Read the full review on The Arts Desk


Tchaikovsky: Symphony No. 6 in B Minor, Op. 74

Dvořák: Rusalka Fantasy (arr. Honeck/Ille)

Pittsburgh Symphony Orchestra
Manfred Honeck, Music Director
FR-720

Reference Recordings
Amazon
iTunes
Native DSD
Arkiv Music

Tuesday, June 21, 2016

Kansas City Symphony Recording Preview Concert This Week!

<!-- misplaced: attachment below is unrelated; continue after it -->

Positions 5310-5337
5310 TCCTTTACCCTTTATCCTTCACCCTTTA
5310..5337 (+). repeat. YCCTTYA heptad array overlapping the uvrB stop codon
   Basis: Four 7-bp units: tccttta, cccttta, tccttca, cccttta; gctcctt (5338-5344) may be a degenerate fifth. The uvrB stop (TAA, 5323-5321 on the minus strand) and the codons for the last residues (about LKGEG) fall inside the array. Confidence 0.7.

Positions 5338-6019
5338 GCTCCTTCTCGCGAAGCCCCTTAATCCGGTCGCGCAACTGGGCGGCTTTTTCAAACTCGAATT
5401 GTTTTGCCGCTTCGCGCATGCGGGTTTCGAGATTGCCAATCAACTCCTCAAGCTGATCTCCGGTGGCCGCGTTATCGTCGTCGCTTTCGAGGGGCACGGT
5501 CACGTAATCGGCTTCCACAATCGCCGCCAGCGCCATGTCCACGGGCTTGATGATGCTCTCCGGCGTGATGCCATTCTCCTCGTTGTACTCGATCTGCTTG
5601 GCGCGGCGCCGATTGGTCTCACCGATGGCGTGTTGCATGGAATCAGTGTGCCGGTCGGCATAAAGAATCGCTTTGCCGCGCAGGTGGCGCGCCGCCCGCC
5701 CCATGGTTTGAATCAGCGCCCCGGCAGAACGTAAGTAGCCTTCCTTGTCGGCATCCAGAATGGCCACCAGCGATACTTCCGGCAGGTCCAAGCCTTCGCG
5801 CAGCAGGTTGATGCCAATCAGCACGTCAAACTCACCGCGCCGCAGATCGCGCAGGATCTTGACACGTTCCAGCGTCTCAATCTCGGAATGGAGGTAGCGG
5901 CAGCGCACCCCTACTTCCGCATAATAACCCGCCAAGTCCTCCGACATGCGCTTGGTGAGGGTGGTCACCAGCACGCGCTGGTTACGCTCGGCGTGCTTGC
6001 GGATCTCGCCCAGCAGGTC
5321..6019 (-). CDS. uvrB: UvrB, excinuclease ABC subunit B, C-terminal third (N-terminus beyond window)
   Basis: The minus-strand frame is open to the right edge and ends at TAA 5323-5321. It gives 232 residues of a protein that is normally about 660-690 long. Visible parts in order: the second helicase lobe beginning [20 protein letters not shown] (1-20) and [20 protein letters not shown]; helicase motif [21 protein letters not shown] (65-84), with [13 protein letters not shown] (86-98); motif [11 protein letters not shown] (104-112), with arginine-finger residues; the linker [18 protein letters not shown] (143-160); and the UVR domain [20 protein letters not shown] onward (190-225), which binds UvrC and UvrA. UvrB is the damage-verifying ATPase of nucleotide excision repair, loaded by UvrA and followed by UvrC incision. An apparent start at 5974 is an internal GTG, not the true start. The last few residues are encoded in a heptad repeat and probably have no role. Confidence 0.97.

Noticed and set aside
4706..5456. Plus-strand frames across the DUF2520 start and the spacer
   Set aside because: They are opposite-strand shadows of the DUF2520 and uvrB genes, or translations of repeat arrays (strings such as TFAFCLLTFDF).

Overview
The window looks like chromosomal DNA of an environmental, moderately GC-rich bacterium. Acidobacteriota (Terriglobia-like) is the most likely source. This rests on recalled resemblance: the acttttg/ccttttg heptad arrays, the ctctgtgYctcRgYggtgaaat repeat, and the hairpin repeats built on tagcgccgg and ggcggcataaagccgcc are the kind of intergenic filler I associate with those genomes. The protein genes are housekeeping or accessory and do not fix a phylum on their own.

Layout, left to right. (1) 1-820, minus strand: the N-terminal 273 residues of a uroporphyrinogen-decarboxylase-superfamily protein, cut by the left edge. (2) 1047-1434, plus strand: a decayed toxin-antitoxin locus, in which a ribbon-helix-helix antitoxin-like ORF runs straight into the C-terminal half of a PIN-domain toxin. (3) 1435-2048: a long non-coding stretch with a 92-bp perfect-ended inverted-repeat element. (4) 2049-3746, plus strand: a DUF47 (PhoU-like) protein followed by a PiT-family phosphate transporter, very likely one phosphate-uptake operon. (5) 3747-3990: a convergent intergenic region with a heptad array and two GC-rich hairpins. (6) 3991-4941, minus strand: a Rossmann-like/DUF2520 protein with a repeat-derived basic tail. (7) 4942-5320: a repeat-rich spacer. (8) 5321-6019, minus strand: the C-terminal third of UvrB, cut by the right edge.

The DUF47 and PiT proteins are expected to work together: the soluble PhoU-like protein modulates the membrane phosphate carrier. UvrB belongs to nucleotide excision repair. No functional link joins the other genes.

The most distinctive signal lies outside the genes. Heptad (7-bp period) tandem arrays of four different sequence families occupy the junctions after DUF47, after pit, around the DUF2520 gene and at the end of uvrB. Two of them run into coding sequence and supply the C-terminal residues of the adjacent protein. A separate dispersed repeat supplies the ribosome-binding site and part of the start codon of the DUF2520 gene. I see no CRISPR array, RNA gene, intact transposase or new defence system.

Thursday, June 23, 2016 - 7pm

Join Michael Stern and the Kansas City Symphony at the Kauffman Center's Helzberg Hall for a FREE concert featuring repertoire from their next exciting RR project!

More Information

Program

  • Barber: Symphony No. 1
  • Sibelius: Symphony No. 7
  • Scriabin: Poem of Ecstasy

Monday, June 20, 2016

Pittsburgh Symphony Tchaikovsky/Dvořák is “electrifying”